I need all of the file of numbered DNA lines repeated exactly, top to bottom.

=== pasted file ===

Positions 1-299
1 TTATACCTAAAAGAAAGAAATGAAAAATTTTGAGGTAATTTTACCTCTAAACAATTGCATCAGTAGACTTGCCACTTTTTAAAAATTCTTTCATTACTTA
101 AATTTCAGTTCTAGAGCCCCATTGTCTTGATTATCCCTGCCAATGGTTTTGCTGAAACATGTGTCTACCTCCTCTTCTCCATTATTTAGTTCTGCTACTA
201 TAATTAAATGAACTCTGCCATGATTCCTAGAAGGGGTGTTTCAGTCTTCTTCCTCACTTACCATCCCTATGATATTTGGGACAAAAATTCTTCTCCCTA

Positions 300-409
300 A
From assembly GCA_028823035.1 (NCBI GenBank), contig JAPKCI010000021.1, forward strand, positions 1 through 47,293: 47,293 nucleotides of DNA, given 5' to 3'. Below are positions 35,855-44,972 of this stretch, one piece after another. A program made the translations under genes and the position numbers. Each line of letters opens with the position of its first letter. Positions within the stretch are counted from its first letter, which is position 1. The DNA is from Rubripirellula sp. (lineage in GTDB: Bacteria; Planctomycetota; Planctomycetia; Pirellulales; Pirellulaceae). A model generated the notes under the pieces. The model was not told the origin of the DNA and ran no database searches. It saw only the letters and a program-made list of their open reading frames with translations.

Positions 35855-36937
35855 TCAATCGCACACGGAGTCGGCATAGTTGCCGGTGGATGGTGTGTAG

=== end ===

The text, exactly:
Positions 1-299
1 TTATACCTAAAAGAAAGAAATGAAAAATTTTGAGGTAATTTTACCTCTAAACAATTGCATCAGTAGACTTGCCACTTTTTAAAAATTCTTTCATTACTTA
101 AATTTCAGTTCTAGAGCCCCATTGTCTTGATTATCCCTGCCAATGGTTTTGCTGAAACATGTGTCTACCTCCTCTTCTCCATTATTTAGTTCTGCTACTA
201 TAATTAAATGAACTCTGCCATGATTCCTAGAAGGGGTGTTTCAGTCTTCTTCCTCACTTACCATCCCTATGATATTTGGGACAAAAATTCTTCTCCCTA

Positions 300-409
300 A
From assembly GCA_028823035.1 (NCBI GenBank), contig JAPKCI010000021.1, forward strand, positions 1 through 47,293: 47,293 nucleotides of DNA, given 5' to 3'. Below are positions 35,855-44,972 of this stretch, one piece after another. A program made the translations under genes and the position numbers. Each line of letters opens with the position of its first letter. Positions within the stretch are counted from its first letter, which is position 1. The DNA is from Rubripirellula sp. (lineage in GTDB: Bacteria; Planctomycetota; Planctomycetia; Pirellulales; Pirellulaceae). A model generated the notes under the pieces. The model was not told the origin of the DNA and ran no database searches. It saw only the letters and a program-made list of their open reading frames with translations.

Positions 35855-36937
35855 TCAATCGCACACGGAGTCGGCATAGTTGCCGGTGGATGGTGTGTAG